With the deployment of your serverless functions, you can still enjoy the ease of collaboration and testing like you did previously. Before you deploy to production, you can easily deploy your project to a preview environment to stage your changes. Even with your functions, Pages lets you keep a version history of every commit with a unique URL for each, making it easy to gather feedback whether it’s from a fellow developer, PM, designer or marketer! You can also enjoy the same infinite staging privileges that you did for static sites, with a consistent URL for the latest changes.

Develop and preview locally too

However, we realize that building and deploying with every small change just to stage your changes can be cumbersome at times if you’re iterating quickly. You can now develop full stack Pages applications with the latest release of our wrangler CLI. Backed by Miniflare, you can run your entire application locally with support for mocked secrets, environment variables, and KV (Durable Objects support coming soon!). Point wrangler at a directory of static assets, or seamlessly connect to your existing tools:

# Install wrangler v2 beta
npm install [email protected]

# Serve a folder of static assets
npx wrangler pages dev ./dist

# Or automatically proxy your existing tools
npx wrangler pages dev -- npx react-scripts start

This is just the beginning of Pages' integrations with wrangler. Stay tuned as we continue to enhance your developer experience.

What else can you do?

Everything you can do with HTTP Workers today!

When deploying a Pages application with functions, Pages is compiling and deploying first class Workers on your behalf. This means there is zero functionality loss when deploying a Worker within your Pages application — instead, there are only new benefits to be gained!

Integrate with SvelteKit — out of the box!

SvelteKit is a web framework for building Svelte applications. It’s built and maintained by the Svelte team, which makes it the Svelte user’s go-to solution for all their application needs. Out of the box, SvelteKit allows users to build projects with complex API backends.

As of today, SvelteKit projects can attach and configure the @sveltejs/adapter-cloudflare package. After doing this, the project can be added to Pages and is ready for its first deployment! With Pages, your SvelteKit project(s) can deploy with API endpoints and full server-side rendering support. Better yet, the entire project — including the API endpoints — can enjoy the benefits of preview deployments, too! This, even on its own, is a huge victory for advanced projects that were previously on the Workers adapter. Check out this example to see the SvelteKit adapter for Pages in action!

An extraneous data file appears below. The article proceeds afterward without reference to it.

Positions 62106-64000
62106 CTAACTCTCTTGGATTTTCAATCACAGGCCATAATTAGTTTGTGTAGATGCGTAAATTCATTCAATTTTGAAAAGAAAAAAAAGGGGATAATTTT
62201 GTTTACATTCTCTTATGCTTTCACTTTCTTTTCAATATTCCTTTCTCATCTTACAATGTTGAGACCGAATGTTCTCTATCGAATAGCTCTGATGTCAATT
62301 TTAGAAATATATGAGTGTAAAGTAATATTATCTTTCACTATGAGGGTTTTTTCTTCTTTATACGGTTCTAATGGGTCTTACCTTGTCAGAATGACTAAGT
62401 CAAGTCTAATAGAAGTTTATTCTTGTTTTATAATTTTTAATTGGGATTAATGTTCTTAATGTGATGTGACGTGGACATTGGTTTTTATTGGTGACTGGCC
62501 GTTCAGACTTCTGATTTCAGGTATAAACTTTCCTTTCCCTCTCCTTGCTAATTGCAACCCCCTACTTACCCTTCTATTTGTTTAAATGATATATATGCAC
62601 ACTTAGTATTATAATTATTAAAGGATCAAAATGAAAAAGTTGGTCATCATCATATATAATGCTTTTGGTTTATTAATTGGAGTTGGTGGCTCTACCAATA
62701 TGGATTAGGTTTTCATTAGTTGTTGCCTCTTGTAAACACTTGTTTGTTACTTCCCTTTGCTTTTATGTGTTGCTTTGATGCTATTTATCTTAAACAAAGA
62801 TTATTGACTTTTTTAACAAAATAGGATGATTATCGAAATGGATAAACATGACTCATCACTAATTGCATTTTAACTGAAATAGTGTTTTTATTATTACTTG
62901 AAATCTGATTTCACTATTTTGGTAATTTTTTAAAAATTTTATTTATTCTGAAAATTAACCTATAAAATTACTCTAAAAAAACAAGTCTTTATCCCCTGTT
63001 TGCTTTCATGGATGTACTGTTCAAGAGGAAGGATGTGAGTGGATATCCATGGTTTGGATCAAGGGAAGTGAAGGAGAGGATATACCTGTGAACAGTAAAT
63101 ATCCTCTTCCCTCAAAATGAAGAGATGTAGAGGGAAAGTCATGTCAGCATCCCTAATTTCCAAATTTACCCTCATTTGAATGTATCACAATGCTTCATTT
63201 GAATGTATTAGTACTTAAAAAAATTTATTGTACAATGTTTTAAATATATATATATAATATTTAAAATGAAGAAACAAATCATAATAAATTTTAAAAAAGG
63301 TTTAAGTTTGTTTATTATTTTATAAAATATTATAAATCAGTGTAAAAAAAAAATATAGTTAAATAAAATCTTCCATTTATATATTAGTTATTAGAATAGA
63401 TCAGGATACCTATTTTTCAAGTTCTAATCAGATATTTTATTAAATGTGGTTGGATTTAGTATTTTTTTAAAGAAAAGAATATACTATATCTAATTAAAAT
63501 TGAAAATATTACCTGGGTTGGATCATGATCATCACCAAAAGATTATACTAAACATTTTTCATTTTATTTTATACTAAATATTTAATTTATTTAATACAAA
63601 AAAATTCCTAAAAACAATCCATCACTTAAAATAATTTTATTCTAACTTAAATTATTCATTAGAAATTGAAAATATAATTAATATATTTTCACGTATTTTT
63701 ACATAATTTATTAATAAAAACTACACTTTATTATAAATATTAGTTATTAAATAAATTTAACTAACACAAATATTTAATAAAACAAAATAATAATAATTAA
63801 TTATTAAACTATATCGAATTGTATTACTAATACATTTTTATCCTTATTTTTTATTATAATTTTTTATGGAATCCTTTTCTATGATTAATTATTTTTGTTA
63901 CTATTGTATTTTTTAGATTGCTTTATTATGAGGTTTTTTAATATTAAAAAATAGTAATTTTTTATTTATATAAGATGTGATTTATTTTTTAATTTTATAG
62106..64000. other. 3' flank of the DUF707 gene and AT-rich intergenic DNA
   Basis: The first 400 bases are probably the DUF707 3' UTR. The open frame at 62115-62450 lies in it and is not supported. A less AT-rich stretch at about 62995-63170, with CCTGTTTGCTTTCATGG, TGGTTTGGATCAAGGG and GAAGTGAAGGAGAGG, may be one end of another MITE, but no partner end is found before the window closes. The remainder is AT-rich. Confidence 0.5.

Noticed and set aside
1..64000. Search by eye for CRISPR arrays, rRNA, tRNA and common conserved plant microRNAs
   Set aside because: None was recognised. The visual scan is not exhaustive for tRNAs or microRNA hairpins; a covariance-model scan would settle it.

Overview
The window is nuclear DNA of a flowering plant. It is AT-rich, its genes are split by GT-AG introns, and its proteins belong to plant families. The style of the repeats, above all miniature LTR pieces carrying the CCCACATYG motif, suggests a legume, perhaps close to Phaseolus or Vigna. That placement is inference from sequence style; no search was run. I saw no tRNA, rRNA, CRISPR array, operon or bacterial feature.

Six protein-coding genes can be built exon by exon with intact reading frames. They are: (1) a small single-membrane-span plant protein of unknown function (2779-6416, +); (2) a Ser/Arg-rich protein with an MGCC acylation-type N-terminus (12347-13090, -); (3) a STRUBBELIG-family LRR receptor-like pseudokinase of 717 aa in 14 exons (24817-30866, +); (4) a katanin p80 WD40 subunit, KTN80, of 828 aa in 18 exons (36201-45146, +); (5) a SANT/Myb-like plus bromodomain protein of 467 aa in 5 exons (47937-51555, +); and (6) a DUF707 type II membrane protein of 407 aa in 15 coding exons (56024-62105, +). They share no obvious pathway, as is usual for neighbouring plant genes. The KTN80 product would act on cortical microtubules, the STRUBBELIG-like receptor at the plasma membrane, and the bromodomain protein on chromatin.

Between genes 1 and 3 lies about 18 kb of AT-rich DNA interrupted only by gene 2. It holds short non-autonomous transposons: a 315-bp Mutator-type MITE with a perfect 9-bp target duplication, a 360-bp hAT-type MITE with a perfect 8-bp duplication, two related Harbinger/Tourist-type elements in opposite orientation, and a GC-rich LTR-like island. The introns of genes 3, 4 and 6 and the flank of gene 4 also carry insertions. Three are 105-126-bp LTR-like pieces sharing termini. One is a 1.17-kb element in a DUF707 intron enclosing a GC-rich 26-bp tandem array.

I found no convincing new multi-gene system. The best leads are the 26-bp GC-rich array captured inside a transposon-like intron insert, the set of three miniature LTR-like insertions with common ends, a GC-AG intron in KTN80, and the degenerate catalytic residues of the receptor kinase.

Use server-side rendering

You are now able to intercept any request that comes into your Pages project. This means that you can define Workers logic that will receive incoming URLs and, instead of serving static HTML, your Worker can render fresh HTML responses with dynamic data.

For example, an application with a product page can define a single product/[id].js file that will receive the id parameter, retrieve the product information from a Workers KV binding, and then generate an HTML response for that page. Compared to a static-site generator approach, this is more succinct and easier to maintain over time since you do not need to build a static HTML page per product at build-time… which may potentially be tens or even hundreds of thousands of pages!

Already have a Worker? We’ve got you!

If you already have a single Worker and want to bring it right on over to Pages to reap the developer experience benefits of our platform, our announcement today also enables you to do precisely that. Your build can generate an ES module Worker called _worker.js in the output directory of your project, perform your git commands to deploy, and we’ll take care of the rest! This can be especially advantageous to you if you’re a framework author or have a more complex use case that doesn’t follow our provided file structure.

Try it at no cost — for a limited time only

We’re thrilled to be releasing our open beta today for everyone to try at no additional cost to your Cloudflare plan. While we will still have limits in place, we are using this open beta period to learn more about how you and your teams are deploying functions with your Pages projects. For the time being, we encourage you to lean into your creativity and build out that site you’ve been thinking about for a long time — without the worry of getting billed.

In just a few short months, when we announce General Availability, you can expect our billing to reflect that of the Workers Bundled plan — after all, these are just Workers under the hood!

Coming up…

As we’re only announcing this release as an open beta, we have some really exciting things planned for the coming weeks and months. We want to improve on the quick and easy Pages developer experience that you're already familiar with by adding support for integrated logging and more analytics for your deployed functions.

Beyond that, we'll be expanding our first-class support for the next generation of frontend frameworks. As we've shown with SvelteKit, Pages' ability to seamlessly deploy both static and dynamic code together enables unbeatable end-user performance & developer ease, and we're excited to unlock that for more people. Fans of similar frameworks & technologies, such as NextJS, NuxtJS, React Server Components, Remix, Hydrogen, etc., stay tuned to this blog for more announcements. Or better yet, come join us and help make it happen!

Additionally, as we’ve done with SvelteKit, we’re looking to include more first-class integration with existing frameworks, so Pages can become the primary home for your preferred frameworks of choice. Work is underway on making NextJS, NuxtJS, React Server Components, Shopify Hydrogen and more integrate seamlessly as you develop your full stack apps.

Finally, we’re working to speed up those build times, so you can focus on pushing changes and iterating quickly — without the wait!

Getting started

To get started head over to our Pages docs and check out our demo blog to learn more about how to deploy serverless functions to Pages using Cloudflare Workers.

Of course, what we love most is seeing what you build! Pop into our Discord and show us how you’re using Pages to build your full stack apps.

Cloudflare Pages Goes Full Stack